The Petersburg Campaign
The 62d Pennsylvania's place in the organization of Army of the
Potomac during the Petersburg Campaign, 30 June 1864:
- United States Army (Lieutenant-General U. S. Grant, commander)
- Army of the Potomac (Major-General George Meade)
- Fifth Army Corps (Major-General Gouverneur K. Warren)
- First Division (Brigadier General Charles Griffin)
- Second Brigade (Colonel Jacob Bowman Sweitzer)
- 22d Massachusetts (Major Mason W. Burt)
- 32d Massachusetts (Major J. Cushing Edmands)
- 4th Michigan (Captain Cornelius B. Van Valer)
- 62d Pennsylvania (Captain Matthew M. Felker)
- 91st Pennsylvania (Colonel Edgar M. Gregory)
- 155th Pennsylvania (Lieutenant Colonel Alfred
- 21st Pennsylvania Cavalry, dismounted (Major
Oliver B. Knowles)
- The Petersburg Campaign
- The movement of the Army of the Potomac shifted to south of
Richmond just as the 62d Pennsylvania was approaching the last days of
its three year service. Grant changed strategy of "fighting on this
line if it takes all Summer" to approach Richmond from the south
through Petersburg. The city was small, but strategically important
because communication lines and railroad supplies to Richmond from both
the south and west came through Petersburg. The Army of the Potomac was
able to slip away after Cold Harbor and hoped to act decisively
enough to enter Petersburg before Confederate troops were able to move
in and defend it. They failed. Union commanders were hesitant to
continue to attack,
poorly coordinated, and after an initial failure of a couple assaults,
fell victim one
last time to overestimating the size of the Confederate force. By the
time the Union generals discovered the truth, Lee had at last sent the
necessary reinforcements. The siege set in, and trench warfare, so
widely associated with World War I fifty years later, was defined here.
- The 62d Pennsylvania, as part of Fifth Corps, crossed the James
River on the 16th of June, and quickly marched just outside of
Petersburg. The regiment last saw action as the siege of Petersburg was
beginning. A major focus of the siege where they were positioned was to
extend the siege line further to the west and cut the railroads from
supplying the city.
- Assault of Petersburg,
on 18 June 1864 (part of what has been called the Second Battle of
Petersburg, 15-18 June 1864).
- For four days, starting on 15 July, the newly arrived Union
forces repeated a pattern of assaulting and falling back and assaulting
again a ten mile stretch of earthenworks called the Dimmock Line held
the Confederate forces commanded by Gen. P.G.T. Beauregard.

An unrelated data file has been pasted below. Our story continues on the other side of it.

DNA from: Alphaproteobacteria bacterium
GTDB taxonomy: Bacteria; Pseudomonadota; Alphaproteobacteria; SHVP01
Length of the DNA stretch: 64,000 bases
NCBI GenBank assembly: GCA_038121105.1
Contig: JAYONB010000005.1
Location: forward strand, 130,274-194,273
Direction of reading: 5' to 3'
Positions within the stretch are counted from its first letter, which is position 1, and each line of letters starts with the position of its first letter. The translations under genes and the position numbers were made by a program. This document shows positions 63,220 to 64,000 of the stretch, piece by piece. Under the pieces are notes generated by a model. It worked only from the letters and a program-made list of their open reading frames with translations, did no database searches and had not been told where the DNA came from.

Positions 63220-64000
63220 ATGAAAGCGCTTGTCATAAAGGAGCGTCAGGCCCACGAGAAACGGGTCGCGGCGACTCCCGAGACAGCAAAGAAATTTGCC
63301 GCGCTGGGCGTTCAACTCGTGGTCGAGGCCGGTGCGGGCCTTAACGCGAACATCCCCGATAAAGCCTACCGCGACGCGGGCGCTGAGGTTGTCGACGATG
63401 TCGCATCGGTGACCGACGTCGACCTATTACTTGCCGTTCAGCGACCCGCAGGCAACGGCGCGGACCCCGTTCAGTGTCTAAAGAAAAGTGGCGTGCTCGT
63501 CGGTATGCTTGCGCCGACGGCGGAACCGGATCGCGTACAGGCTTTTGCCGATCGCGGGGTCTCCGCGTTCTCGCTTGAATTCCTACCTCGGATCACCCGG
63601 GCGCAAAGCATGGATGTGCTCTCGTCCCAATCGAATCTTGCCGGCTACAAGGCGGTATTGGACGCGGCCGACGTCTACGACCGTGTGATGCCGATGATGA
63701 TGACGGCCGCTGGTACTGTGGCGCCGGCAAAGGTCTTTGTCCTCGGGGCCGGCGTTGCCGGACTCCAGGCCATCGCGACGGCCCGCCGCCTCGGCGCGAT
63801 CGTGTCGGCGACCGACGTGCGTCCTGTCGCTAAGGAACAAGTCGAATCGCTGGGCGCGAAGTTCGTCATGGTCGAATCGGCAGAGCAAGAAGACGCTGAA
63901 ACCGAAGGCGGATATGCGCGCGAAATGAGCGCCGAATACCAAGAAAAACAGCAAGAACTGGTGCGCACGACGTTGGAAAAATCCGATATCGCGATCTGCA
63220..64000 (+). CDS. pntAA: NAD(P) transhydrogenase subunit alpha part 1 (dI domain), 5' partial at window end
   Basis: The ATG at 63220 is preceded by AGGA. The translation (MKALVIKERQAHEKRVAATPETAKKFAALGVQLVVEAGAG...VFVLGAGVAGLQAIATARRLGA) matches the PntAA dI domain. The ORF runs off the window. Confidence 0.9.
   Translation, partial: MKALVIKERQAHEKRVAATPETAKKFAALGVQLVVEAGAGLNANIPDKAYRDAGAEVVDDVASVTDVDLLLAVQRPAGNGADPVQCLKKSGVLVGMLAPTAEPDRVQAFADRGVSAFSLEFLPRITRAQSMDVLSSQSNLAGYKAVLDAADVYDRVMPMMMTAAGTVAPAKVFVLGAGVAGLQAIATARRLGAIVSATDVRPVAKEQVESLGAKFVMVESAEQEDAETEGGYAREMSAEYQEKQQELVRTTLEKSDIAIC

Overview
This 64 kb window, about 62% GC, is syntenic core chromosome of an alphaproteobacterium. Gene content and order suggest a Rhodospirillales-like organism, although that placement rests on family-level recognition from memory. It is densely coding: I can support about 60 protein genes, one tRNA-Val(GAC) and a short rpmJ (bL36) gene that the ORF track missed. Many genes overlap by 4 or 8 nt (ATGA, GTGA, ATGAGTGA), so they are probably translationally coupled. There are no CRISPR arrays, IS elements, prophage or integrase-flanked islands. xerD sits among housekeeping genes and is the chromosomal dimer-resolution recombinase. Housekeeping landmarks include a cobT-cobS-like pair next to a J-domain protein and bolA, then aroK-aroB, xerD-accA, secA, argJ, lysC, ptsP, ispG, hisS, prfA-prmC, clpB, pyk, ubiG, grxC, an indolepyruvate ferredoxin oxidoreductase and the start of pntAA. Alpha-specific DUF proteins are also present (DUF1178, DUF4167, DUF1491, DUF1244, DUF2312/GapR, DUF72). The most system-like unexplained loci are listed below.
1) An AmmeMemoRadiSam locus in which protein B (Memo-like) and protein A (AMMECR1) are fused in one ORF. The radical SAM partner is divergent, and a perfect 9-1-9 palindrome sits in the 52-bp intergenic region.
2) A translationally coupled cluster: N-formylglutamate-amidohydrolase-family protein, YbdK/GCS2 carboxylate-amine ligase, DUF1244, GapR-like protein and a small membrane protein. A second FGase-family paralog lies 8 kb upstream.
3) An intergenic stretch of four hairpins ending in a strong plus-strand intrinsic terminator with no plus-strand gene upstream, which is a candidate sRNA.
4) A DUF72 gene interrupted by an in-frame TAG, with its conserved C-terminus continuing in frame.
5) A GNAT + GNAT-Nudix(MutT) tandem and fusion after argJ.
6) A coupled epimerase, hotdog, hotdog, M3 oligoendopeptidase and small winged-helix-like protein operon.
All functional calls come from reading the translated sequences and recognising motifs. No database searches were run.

It was only around noon on the 18th that the Fifth Corps arrived (almot
the same time thta Robert E. Lee arrived). The Fifth Corps had been
marching up from the south. When they approached the Rives Salient, the
fortified battery works established where the Dimmock Line crossed the
Jerusalem Plank Road, the corps was sent into battle immediately.
Confederate troops also occupied a railroad cut where the Norfolk and
Petersburg Railroad remained uncompleted. After several unsuccessful
assaults, part of the Second Brigade, including one hundred men of the
as skirmishers, then took possession of the railroad cut, driving the
rebels back into their breastworks. Any gains, however, were only
temporary, and by the time of the next charge that
evening, the 62d Pennsylvania had been relieved and sent to the rear.
last charge had no better success in breaking a hole in the Confederate
defenses, and Grant and Meade gave up hope that Petersburg could be
taken quickly. The strategy was changed to laying siege, and the Union
troops started digging in east and southeast of the city.
- Battle at the
Jerusalem Plank Road, on 21-23 June 1864.
the 21st, the 62d
participated in its last engagement. It was likely a skirmish along the
Jerusalem Plank Road, where the Fifth Corps held its position as the
Second and Sixth Corps advanced westward from the Jerusalem Plank Road
to cut off the Weldon Railroad, one of three lines still open to
A three day battle ensued, including a surprise attack by Confederate
troops who sallied unseen through a ravine behind the Union
position. In the end with the Confederates still in possession of
the railroad, but the Union position had been advanced further west.
- Siege of Petersburg until July 3.
- The 62d continued
its service, mostly in picket duty, as part of
siege of Petersburg, waiting for the three years service to run its
course. Their last days on the battle field were spent in withering
heat. On the First of July a temperature of 105 degrees in the shade
was recorded. On the Second of July, a year after the regiment fought
at Gettysburg, its term of service came to an end. Colonel Sweitzer
officially stepped down from his brigade command. Companies L and M,
who still had a month to go before their
three years were up, were attached to the 91st Pennsylvania. Those
who chose to continue serving beyond their three years, as well as
those whose three years service did not expire, were transferred to the
155th Pennsylvania. Both these regiments were now part of the Second
Brigade of the First Division of the Fifth Corps.
- The March Home
- On the Third of July, the
62d Pennsylvania left the front. They headed south to the James River
where they boarded a steamer, probably to Washington, D.C. From there
they headed by train to
Pittsburgh. The soldiers arrived there on 13 July 1864, and were
officially mustered out.
Back to the main Pennsylvania 62d
Infantry Regiment page?
This page authored and maintained by John R. Henderson ( jhenderson
@ icyousee . org), Lodi, NY.
Last modified: 20 December 2013, 149 and a half years after the 62d
Pennsylvania fought at Petersburg.